Association between depression and smoking: a global perspective from 48 low- and middle-income countries

Stubbs, Brendon and Vancampfort, Davy and Firth, Joseph and Solmi, Marco and Siddiqi, Najma and Smith, Lee and Carvalho, Andre F. and Koyanagi, Ai (2018) Association between depression and smoking: a global perspective from 48 low- and middle-income countries. Journal of Psychiatric Research, 103. pp. 142-149. ISSN 1879-1379

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Official URL: https://doi.org/10.1016/j.jpsychires.2018.05.018

Abstract

Background: Smoking is a leading modifiable cause of global morbidity and mortality. Research from high-income countries has found a high prevalence of smoking among people with depression and suggested that this may partially contribute to the increased premature mortality in this population. Limited research has investigated smoking behaviors across the depression spectrum and in low- and middle-income countries (LMICs). This study explored the relationship between depression and smoking across 48 LMICs. Methods: We conducted a cross-sectional, community-based study comprising 242,952 people [mean age 38.4 (SD=16.1) years, 50.8% females] from the World Health Survey. Multivariable binary logistic regression analyses were performed to investigate the relationship between depression (including subsyndromal, brief depressive episode and depressive episodes) and smoking behaviours. Results: Overall, the prevalence of current smoking was lowest in Africa (13.5%) and highest in Asia (32.2%). A depressive episode was present in 6.7% of the sample. Compared to people without depression, subsyndromal depression, brief depressive episode, and depressive episodes were all significantly associated with smoking with similar effect sizes (ORs: 1.36-1.49). Countrywide meta-analysis found that the pooled overall OR for smoking in depression was 1.42 (95%CI=1.32-1.52, I2=39.7%). Furthermore, alcohol consumption and male gender were consistently associated with smoking across all regions and smoking was consistently less common in those who were wealthier and had a higher education. Conclusion: These data suggest the depression spectrum is consistently associated with high levels of smoking behaivours in LMICs. Given that most of the world’s smokers reside in LMICs, future smoking cessation interventions are required to target people with depression.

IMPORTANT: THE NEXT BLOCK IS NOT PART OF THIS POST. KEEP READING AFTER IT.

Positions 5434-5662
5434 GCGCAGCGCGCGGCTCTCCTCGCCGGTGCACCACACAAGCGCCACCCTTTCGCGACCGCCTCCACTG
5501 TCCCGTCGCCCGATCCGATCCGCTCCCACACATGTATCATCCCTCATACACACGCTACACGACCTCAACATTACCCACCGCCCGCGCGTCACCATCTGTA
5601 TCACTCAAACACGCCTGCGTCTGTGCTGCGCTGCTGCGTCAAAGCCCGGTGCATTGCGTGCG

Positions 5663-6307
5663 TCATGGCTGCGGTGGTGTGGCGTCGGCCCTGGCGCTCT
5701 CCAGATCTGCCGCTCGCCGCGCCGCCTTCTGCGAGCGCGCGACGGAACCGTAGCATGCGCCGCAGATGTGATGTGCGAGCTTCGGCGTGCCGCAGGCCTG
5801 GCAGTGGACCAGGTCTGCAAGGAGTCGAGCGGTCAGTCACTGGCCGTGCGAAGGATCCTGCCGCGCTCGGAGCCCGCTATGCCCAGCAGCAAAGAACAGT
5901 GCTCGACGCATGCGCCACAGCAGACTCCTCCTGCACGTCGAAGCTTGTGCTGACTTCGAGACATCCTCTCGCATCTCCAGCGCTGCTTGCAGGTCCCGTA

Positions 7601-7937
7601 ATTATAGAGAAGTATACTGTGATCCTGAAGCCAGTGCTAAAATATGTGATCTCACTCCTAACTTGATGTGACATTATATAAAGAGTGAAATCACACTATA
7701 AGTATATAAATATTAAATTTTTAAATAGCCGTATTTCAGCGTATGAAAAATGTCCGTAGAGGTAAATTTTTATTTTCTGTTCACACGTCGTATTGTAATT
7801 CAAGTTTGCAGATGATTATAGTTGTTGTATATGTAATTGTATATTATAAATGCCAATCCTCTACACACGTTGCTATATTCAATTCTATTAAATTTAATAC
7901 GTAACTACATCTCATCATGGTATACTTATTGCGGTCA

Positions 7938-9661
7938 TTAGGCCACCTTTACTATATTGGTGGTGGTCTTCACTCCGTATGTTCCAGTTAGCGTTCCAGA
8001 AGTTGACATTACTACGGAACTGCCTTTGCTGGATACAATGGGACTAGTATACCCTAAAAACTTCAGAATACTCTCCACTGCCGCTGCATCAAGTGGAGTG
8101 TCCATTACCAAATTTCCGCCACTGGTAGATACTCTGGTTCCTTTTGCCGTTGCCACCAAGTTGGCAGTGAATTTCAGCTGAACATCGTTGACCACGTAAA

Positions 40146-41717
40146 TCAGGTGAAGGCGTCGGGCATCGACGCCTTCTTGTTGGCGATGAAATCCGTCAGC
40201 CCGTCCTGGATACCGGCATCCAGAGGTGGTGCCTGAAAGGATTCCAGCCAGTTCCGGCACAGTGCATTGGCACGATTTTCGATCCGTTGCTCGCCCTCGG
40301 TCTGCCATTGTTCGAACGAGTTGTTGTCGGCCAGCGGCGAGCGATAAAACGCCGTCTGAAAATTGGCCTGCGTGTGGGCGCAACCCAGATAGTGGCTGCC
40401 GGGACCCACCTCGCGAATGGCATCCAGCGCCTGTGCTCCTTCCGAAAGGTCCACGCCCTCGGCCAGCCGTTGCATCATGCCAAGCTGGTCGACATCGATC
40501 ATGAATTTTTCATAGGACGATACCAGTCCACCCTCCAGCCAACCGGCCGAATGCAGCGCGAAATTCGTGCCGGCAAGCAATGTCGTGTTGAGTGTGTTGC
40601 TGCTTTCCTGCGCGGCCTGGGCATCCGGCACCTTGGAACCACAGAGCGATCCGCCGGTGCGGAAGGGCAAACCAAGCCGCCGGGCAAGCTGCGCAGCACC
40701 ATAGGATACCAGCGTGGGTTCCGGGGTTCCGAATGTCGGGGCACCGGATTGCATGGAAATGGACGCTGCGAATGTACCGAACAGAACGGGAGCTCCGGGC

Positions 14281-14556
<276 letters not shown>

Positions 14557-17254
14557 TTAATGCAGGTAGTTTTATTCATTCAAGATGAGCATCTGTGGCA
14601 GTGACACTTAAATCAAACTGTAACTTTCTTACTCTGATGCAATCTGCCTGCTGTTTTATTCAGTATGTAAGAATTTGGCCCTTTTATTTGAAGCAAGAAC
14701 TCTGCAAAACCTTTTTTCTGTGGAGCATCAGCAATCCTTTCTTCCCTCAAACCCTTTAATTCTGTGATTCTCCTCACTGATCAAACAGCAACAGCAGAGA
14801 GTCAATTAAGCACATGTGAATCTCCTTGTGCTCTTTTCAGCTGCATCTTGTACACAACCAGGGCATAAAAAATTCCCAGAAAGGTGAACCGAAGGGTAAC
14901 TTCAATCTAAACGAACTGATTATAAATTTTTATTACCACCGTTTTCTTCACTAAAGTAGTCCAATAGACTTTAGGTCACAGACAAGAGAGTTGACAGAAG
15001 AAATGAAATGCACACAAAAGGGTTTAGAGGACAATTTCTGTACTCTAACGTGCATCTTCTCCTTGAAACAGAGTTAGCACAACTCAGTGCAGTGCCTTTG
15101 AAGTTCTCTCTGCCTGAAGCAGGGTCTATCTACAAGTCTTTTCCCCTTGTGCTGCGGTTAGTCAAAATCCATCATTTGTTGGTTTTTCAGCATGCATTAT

Item Type: Journal Article
Keywords: Smoking, Health promotion, Morbidity, Mortality, Depression, Cancer, Mental illness
Faculty: Faculty of Science & Technology
Depositing User: Lee Smith
Date Deposited: 24 May 2018 12:49
Last Modified: 24 May 2019 01:02
URI: http://arro.anglia.ac.uk/id/eprint/703057

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